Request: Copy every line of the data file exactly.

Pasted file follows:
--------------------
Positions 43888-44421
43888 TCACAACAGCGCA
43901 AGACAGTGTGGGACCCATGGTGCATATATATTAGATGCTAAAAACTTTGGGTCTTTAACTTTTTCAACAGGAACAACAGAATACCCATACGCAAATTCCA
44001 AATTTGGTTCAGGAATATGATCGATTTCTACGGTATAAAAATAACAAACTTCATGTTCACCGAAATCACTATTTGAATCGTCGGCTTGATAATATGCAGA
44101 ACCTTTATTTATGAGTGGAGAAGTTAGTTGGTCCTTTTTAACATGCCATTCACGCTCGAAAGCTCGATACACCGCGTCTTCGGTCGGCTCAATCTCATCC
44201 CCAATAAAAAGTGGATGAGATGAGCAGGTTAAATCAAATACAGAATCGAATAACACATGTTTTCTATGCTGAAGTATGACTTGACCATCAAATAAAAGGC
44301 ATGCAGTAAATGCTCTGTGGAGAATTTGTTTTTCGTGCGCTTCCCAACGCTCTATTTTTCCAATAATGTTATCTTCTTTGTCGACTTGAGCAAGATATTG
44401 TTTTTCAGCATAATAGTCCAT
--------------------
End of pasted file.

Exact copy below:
Positions 43888-44421
43888 TCACAACAGCGCA
43901 AGACAGTGTGGGACCCATGGTGCATATATATTAGATGCTAAAAACTTTGGGTCTTTAACTTTTTCAACAGGAACAACAGAATACCCATACGCAAATTCCA
44001 AATTTGGTTCAGGAATATGATCGATTTCTACGGTATAAAAATAACAAACTTCATGTTCACCGAAATCACTATTTGAATCGTCGGCTTGATAATATGCAGA
44101 ACCTTTATTTATGAGTGGAGAAGTTAGTTGGTCCTTTTTAACATGCCATTCACGCTCGAAAGCTCGATACACCGCGTCTTCGGTCGGCTCAATCTCATCC
44201 CCAATAAAAAGTGGATGAGATGAGCAGGTTAAATCAAATACAGAATCGAATAACACATGTTTTCTATGCTGAAGTATGACTTGACCATCAAATAAAAGGC
44301 ATGCAGTAAATGCTCTGTGGAGAATTTGTTTTTCGTGCGCTTCCCAACGCTCTATTTTTCCAATAATGTTATCTTCTTTGTCGACTTGAGCAAGATATTG
44401 TTTTTCAGCATAATAGTCCAT